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Basking in the warm Southland sunshine

January 14, 2008|Francisco Vara-Orta, Christian Berthelsen and Rich Connell | Times Staff Writers

You may have failed to notice, but the weather Sunday in the coastal mill town of Port Talbot, South Wales, was a rather dreary muck of wet wind and temperatures peaking in the 40s.

That's why 70-year-old Joyce Wilkens was thrilled. She was half a world away from her United Kingdom home, soaking up Southern California's brilliant blue skies and balmy breezes as she strolled through the Grove shopping center on the Westside.

"Where we are from, it rains all the time," said Wilkins, midway through a two-week Los Angeles stay. "It's my first time visiting California, and it's been as beautiful as I expected it."

We sort of expect it too.

So it was easy to overlook how Sunday's mid-January riot of sunshine was such a marvel to folks from more challenging climates.

Louise Rivas, a Detroit schoolteacher, couldn't wait to get out her shorts and sun visor. Her hometown was being battered by a sleety mix of rain and snow Sunday.

"You Californians can virtually take a vacation any time you want," said Rivas, who was shopping on Santa Monica's Third Street Promenade. "The rest of us in the country wait months for this kind of weather."

In a pastel-blue polo, Maui sun visor and capris, Rivas was toting three large shopping bags while her 10-year-old daughter Jennifer browsed a trendy store.

"I'd love to wear light clothing every day if I could," she said.

When Mike Maidl left Portland, Ore., on Thursday, it was in the mid-40s and raining. On Sunday, he was celebrating his 60th birthday with his family at the Huntington Beach pier, watching his son catch waves below.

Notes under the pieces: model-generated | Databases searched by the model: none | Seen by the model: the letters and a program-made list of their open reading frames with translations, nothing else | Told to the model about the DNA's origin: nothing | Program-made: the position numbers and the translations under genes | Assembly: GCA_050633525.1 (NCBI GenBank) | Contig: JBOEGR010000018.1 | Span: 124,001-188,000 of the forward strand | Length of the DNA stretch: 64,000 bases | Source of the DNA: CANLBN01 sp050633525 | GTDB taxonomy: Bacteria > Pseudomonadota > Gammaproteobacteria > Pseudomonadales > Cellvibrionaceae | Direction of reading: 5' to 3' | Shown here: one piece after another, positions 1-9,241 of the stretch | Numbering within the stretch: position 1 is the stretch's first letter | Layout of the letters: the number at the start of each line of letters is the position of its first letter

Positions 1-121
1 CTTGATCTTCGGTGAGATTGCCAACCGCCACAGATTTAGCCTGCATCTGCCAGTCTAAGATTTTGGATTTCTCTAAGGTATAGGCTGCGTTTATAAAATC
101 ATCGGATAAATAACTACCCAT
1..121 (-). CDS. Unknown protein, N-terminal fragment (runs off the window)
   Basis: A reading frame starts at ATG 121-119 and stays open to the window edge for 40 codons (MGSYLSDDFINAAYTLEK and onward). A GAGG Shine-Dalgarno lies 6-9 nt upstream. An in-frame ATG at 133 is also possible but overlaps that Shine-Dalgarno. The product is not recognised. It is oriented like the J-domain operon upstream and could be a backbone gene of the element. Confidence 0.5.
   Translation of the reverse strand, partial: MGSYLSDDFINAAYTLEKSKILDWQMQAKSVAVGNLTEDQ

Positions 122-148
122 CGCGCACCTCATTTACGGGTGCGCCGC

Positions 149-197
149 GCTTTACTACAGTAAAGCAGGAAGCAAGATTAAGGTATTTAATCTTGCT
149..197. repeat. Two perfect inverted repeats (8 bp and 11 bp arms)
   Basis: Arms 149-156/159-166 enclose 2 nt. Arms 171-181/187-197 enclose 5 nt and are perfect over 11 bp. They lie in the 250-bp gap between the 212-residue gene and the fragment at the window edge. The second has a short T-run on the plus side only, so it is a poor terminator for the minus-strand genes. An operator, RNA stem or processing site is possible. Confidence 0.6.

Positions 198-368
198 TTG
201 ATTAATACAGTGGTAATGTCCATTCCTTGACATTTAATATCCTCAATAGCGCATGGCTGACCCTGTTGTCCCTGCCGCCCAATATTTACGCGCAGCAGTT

"This is the first sun we've seen since Thanksgiving," he said. "We don't want to go back."

Also enjoying the pier were Scott Franta and his wife, Sharon. They arrived Saturday from Roseville, Minn., where it was 20 degrees and snowing. Their plane had to be de-iced before they took off. "I've never been to California before," said Franta, 43, soaking up an idyllic scene that city fathers have officially branded Surf City, USA. "This is about what I pictured."

Back at The Grove, Mike Dalton and his wife, Suzanne, also from Minnesota, were in town for an extended weekend.

With Southern California temperatures pushing into the low 80s in some areas, the Daltons were rationing their hours of warmth.

"Today, Suzanne gets some shopping at all the nice, sunny outdoor malls," said Dalton, a 34-year-old sporting goods store manager. He was trying to schedule time for Malibu beaches and mountain hiking. "Tomorrow, I'm hoping to get some exercise . . . take advantage of all that sun."

The postcard weather, expected to last through today before cooling down slightly, was courtesy of desert winds flowing into Los Angeles and Orange counties from the north and the east.

The offshore winds swept skies clean, delivered panoramic snow-capped mountain views and warmed beaches into the 70s.

"Exactly what we dream of," said Bill Patzert, a climatologist with the Jet Propulsion Laboratory in La Canada Flintridge.

"This is a good as it gets in January in California," Patzert said.

In Los Angeles County, the highest temperature was 80 degrees in Hawthorne. A number of other cities were not far behind, including Burbank, where the high was 79.

Patzert said the warm spell is a typical "Santa Ana light" condition that pumps dry air into the Los Angeles Basin, but said it brings little danger of brush fires because hills have been soaked by recent rains.

Gusts of 30 to 40 miles per hour in desert and mountain passes were creating hazards for motorists, especially in the Cajon Pass on Interstate 15, the main route from Southern California to Las Vegas. The National Weather Service issued wind advisories for the coastal and mountain canyon areas through tomorrow afternoon.

At the National Weather Service, meteorologist Curt Kaplan said conditions were in place for a return to strong Santa Ana winds beginning Wednesday night and continuing into Thursday.

"This one looks like it will be widespread," he said, suggesting the conditions could run from San Bernardino County through Los Angeles County and into Ventura County.



Times Staff Writer Greg Krikorian contributed to this report

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